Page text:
If you are wondering how to make a mini quilt, here is a great way to do it using any quilt pattern you like. Let me show you how I created this small quilt that is great for beginners.
[Edited: June 22, 2020]
This is All-Star, a patriotic quilt pattern I designed with beautiful fabrics from the Tonga Patriot collection by Timeless Treasures. The red white and blue colorway is enhanced by the texture of the batiks and each fabric as more interest to the quilt. It would be a great quilt of valor!
This is not my first red white and blue quilt pattern. Woven Together is also easy to put together and could be turned into a mini quilt or a small quilt, too.
I know you have seen this quilt before – it measures 74” x 88” and the blocks finish at 12”. They are so easy to make! I used the same Star quilt block in the entire quilt, changing fabrics to give the final project a scrappy look. I designed the center of the star to resemble the American Flag and I love how it turned out.
I had one of these blocks on my design wall for the longest time, made with scraps. Before I began working on another project, I pulled the block down and turned it into a mini quilt.
As you can see, this is the basic Star quilt block with the fun center. It is the perfect project for you to get your toes wet and learn the basics about quilting. Following the cutting and piecing instructions on the pattern, you will make the flying geese blocks, make the center strip sets, piece the center row together, then add the top and bottom rows.
Then, stop there as this is a mini project. For a small quilt, make four blocks with two blue and two red stars, for instance, and put them together in two rows: first row – one blue and one red star, second row – one red and one blue star.
Once the star quilt block is assembled, cut a piece of fabric to use as backing. It should be about 1.5″ or so wider than the block. Cut a piece of batting the same size as the backing, and layer them: backing fabric (wrong side of the fabric facing you), batting on top, and finally the quilt block with the right side up. This is called the quilt sandwich.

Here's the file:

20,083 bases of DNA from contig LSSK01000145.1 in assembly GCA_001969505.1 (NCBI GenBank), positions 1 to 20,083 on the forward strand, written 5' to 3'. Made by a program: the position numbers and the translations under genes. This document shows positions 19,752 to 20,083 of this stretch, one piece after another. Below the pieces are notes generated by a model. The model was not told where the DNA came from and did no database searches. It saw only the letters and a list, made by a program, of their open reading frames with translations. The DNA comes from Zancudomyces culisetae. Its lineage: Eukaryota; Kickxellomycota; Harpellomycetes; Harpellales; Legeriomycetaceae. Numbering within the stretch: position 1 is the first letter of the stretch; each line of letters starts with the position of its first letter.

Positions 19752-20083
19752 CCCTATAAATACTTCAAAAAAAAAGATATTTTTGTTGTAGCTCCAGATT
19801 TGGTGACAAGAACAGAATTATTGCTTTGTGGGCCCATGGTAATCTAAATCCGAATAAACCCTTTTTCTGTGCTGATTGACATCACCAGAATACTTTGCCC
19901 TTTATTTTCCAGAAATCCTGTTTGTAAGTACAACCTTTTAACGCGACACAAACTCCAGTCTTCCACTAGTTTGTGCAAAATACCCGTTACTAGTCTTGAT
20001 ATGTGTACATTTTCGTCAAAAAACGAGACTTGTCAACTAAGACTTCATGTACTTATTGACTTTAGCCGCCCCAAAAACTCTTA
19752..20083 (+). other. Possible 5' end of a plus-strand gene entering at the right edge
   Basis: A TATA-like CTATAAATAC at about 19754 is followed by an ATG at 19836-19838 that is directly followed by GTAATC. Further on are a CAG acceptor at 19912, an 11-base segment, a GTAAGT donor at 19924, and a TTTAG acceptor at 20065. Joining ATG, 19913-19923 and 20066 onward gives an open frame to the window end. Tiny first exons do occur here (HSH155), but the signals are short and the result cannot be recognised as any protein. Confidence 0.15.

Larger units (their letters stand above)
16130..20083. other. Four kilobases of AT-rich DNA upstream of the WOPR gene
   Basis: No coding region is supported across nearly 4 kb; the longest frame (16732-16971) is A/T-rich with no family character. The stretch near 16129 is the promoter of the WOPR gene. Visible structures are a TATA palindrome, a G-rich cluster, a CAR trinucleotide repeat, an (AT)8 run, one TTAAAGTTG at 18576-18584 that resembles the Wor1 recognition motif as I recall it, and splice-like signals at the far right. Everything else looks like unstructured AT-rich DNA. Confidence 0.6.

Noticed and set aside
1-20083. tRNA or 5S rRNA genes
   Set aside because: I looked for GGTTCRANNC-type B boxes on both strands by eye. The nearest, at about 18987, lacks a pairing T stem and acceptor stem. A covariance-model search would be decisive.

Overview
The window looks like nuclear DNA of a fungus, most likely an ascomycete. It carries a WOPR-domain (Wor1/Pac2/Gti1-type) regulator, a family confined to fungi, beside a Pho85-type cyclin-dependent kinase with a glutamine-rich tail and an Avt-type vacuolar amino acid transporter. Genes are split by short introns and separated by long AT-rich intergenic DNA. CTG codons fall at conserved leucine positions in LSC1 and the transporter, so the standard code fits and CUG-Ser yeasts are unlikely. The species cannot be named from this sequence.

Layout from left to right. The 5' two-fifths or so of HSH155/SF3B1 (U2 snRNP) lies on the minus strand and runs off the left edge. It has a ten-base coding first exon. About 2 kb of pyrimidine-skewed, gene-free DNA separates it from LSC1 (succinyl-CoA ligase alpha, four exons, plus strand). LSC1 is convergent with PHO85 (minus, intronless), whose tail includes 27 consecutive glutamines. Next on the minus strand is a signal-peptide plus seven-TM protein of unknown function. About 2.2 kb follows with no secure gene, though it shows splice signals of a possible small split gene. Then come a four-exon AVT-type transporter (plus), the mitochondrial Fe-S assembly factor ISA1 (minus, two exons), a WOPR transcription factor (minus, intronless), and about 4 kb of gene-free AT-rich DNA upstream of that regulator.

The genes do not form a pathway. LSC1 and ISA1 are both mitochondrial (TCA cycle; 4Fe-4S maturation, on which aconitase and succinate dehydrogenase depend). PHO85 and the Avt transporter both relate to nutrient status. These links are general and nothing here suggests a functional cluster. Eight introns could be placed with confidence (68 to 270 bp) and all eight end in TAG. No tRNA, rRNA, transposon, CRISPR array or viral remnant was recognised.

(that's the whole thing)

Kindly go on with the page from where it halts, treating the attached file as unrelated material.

I made the sandwich, pinned the three layers together, and decided to Stitch in the Ditch, meaning, I used the walking foot (because it handles thickness better) to stitch on top of every seem. I used a clear thread, or monofilament, both on top and in the bobbin. Why clear thread? Because if I stray from ‘the ditch’ it will not show!
Then, using 40 wt navy blue thread and large stitches, I shadowed the star points.
As I told you, I needed to work on another project so there would be no time to hand stitch the binding. Still, I stitched it to the front, flipped it to the back of the quilt and pinned every 2″ or so, making sure the pin caught the edge of the binding.
Working on the front of the quilt, I used the walking foot and the monofilament again to stitch in the ditch all around the edge, next to the binding.
And here is what the binding looks like on the back.
Voila’! My friend Connie gave me this stand a little while ago. I have a wood barn quilt block behind the mini quilt so it stands flat. It is already in my dining room where I can see it every time I pass by. Love it, don’t you? A fast and simple way to prepare my house for the Fourth of July celebrations.
How about you? Have you made any new quilted projects for the 4th of July?
Have a wonderful Monday,